Paint the town red
Posted: 17 January 2018 05:15 AM   [ Ignore ]
Total Posts:  370
Joined  2007-02-24

I thought that “red” in this usage would be clear, but it is not. From

US slang. Earliest known use 1884. Various theories include the red from bonfires, the heat from over-stoked paddle-wheel boilers, and town demarcation lines in the Wild West. A British claim attributing it to the actions of the Third Marquess of Waterford predates the first known use by decades.
English Wiktionary. Available under CC-BY-SA license.

What exactly is a “town demarcation line in the Wild West”? I don’t recall ever seeing any red lines in western movies. And just how would that explain the usage?

Posted: 17 January 2018 05:56 AM   [ Ignore ]   [ # 1 ]
Total Posts:  6610
Joined  2007-01-03

Green’s Dictionary of Slang has this to say about the phrase’s origin:

? the excesses of the Marquis of Waterford and a bunch of aristocratic vandals who on the night of 5–6 April 1837 literally painted Waterford red, daubing the buildings with paint; given the US origin, poss. linked to the image of turning an entire town into a ‘red light district’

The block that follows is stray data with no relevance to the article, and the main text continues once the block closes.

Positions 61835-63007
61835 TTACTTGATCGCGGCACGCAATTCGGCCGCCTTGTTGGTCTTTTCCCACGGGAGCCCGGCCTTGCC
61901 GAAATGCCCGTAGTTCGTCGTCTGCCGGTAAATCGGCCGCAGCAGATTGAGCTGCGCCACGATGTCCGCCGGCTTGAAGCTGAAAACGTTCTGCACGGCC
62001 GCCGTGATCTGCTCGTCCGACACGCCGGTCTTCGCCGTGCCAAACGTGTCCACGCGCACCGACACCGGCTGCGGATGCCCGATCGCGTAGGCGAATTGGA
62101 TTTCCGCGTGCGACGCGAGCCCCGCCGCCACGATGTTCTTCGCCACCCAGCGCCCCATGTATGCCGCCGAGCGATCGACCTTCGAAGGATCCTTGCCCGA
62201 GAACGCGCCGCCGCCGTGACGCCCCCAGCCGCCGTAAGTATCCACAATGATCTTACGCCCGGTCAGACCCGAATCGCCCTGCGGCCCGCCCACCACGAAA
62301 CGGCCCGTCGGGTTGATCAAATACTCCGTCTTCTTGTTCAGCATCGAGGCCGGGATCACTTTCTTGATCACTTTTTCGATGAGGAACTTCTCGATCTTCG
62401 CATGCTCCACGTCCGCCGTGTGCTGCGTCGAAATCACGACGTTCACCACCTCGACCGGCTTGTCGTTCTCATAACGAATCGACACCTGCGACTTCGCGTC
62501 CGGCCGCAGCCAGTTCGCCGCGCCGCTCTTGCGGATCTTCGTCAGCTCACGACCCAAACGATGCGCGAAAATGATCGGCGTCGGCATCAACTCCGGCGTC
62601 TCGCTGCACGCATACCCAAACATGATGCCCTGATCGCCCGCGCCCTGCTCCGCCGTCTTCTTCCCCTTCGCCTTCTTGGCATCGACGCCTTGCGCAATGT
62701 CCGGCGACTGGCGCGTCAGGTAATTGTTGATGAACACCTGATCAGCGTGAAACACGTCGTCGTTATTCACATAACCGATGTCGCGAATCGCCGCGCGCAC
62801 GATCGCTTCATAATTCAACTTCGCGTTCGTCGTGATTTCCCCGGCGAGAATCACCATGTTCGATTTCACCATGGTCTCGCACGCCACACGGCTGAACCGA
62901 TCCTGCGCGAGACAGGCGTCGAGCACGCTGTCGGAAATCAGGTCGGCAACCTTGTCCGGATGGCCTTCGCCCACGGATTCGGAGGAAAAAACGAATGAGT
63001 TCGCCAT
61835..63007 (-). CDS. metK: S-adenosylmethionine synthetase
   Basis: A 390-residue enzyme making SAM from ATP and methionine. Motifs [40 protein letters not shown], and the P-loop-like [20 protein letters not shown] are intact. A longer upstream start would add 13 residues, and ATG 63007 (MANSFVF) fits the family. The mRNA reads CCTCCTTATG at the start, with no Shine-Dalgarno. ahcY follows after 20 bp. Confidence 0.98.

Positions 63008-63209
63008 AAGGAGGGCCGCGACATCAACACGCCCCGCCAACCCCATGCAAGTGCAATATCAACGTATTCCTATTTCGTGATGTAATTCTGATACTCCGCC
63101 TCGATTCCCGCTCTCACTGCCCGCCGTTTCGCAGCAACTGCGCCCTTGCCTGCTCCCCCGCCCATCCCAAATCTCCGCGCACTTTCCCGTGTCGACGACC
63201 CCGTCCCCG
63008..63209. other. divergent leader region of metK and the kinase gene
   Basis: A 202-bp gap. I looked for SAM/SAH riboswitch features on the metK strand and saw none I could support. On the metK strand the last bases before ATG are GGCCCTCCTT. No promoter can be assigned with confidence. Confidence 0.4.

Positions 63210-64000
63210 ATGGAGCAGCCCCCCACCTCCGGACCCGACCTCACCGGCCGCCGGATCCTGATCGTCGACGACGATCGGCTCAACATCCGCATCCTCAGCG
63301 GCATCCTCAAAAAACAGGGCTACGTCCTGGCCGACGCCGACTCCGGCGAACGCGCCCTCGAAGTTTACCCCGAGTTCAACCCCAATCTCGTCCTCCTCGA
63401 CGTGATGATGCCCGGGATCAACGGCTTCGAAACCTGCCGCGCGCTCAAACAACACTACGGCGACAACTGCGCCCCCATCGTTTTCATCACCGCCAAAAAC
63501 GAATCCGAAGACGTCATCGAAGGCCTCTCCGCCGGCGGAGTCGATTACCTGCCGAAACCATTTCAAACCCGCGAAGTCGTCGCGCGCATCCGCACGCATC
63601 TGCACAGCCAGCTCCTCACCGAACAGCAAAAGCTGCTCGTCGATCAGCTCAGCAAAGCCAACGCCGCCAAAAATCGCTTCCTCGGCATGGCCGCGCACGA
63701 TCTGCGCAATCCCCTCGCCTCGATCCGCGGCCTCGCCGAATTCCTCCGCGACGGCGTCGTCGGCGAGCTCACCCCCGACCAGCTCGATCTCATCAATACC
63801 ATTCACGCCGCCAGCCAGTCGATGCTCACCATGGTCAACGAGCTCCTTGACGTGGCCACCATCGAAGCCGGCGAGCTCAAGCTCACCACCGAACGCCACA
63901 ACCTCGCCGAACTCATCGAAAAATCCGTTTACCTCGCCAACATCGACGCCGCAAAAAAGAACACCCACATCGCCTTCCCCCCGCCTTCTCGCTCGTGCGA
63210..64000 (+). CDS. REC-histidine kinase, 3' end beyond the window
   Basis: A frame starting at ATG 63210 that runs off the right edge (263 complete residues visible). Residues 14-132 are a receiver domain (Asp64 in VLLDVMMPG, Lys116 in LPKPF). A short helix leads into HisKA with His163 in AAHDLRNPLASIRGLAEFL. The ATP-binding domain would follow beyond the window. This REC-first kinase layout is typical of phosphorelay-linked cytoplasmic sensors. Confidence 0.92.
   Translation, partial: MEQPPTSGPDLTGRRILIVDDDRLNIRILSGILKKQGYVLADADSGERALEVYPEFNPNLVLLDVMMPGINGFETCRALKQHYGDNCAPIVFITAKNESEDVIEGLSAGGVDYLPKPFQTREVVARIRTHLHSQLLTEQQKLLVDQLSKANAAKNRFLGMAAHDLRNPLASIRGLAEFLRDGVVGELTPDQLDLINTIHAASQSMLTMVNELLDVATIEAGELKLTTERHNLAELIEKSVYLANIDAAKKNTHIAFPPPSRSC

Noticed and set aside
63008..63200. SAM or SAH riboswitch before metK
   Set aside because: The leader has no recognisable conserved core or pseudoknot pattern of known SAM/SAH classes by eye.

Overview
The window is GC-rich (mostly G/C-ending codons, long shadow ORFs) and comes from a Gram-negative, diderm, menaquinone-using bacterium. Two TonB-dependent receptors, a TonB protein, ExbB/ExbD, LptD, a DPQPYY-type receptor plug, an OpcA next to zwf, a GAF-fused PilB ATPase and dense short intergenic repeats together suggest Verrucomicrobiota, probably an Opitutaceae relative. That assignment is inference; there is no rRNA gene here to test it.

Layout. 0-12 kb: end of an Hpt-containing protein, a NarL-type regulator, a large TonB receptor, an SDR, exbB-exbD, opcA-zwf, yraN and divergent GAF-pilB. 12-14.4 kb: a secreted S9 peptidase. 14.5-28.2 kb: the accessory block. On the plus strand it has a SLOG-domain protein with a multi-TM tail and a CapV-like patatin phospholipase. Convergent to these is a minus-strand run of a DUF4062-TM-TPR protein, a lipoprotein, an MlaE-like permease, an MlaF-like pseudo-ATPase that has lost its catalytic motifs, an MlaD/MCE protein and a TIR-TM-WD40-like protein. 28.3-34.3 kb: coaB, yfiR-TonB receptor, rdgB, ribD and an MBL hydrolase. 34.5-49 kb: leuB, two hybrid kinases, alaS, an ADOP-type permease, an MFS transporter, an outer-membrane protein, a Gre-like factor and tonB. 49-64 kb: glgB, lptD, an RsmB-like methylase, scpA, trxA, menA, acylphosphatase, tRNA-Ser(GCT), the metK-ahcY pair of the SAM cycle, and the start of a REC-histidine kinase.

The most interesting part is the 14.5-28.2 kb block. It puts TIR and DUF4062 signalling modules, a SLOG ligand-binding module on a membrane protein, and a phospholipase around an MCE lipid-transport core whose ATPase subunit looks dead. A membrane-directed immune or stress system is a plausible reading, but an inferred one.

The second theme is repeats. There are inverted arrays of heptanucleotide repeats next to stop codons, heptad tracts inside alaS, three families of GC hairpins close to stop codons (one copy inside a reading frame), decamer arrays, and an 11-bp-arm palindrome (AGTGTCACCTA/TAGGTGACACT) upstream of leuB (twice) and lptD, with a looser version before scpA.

(There’s an error here in that the marquis did not paint Waterford (which is in Ireland) red, but rather the town of Melton Mowbray, near Leicester, England. See the Wikipedia entry for an account.)

Green’s also has an antedating:

1865 [US] letter q. in Wiley Life of Johnny Reb (1943) 66: We [...] visit the Theaters may be get on a big Whope & Paint the thing red.

But the antedating works against the red-light district idea. That term isn’t attested until 1880. That’s not a firm debunking, as the term and certainly the actual use of red lights pre-date 1880, but it does militate against the hypothesis.

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